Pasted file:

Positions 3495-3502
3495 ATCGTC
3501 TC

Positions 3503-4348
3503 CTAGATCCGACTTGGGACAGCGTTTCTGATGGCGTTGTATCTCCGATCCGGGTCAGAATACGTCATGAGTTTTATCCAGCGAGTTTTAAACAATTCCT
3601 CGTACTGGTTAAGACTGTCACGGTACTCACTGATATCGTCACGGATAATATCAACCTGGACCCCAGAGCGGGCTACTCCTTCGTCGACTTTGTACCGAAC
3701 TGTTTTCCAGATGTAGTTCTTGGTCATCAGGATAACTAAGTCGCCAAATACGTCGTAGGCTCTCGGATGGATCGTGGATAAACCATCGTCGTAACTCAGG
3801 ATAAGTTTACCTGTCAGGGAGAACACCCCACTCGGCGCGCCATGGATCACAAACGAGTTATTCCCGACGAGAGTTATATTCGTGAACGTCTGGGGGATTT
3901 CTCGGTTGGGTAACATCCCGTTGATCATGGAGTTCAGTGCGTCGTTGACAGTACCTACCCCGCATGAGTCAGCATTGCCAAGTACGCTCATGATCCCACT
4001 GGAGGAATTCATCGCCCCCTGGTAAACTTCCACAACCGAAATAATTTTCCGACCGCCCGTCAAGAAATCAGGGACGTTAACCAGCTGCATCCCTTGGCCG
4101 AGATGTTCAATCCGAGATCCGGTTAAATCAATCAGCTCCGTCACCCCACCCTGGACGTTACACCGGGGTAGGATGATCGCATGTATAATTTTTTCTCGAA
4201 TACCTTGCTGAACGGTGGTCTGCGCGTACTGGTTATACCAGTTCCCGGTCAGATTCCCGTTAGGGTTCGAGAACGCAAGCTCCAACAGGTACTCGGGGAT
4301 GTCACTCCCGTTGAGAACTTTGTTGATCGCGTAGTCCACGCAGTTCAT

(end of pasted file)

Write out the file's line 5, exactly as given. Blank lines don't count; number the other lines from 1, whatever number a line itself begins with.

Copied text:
3503 CTAGATCCGACTTGGGACAGCGTTTCTGATGGCGTTGTATCTCCGATCCGGGTCAGAATACGTCATGAGTTTTATCCAGCGAGTTTTAAACAATTCCT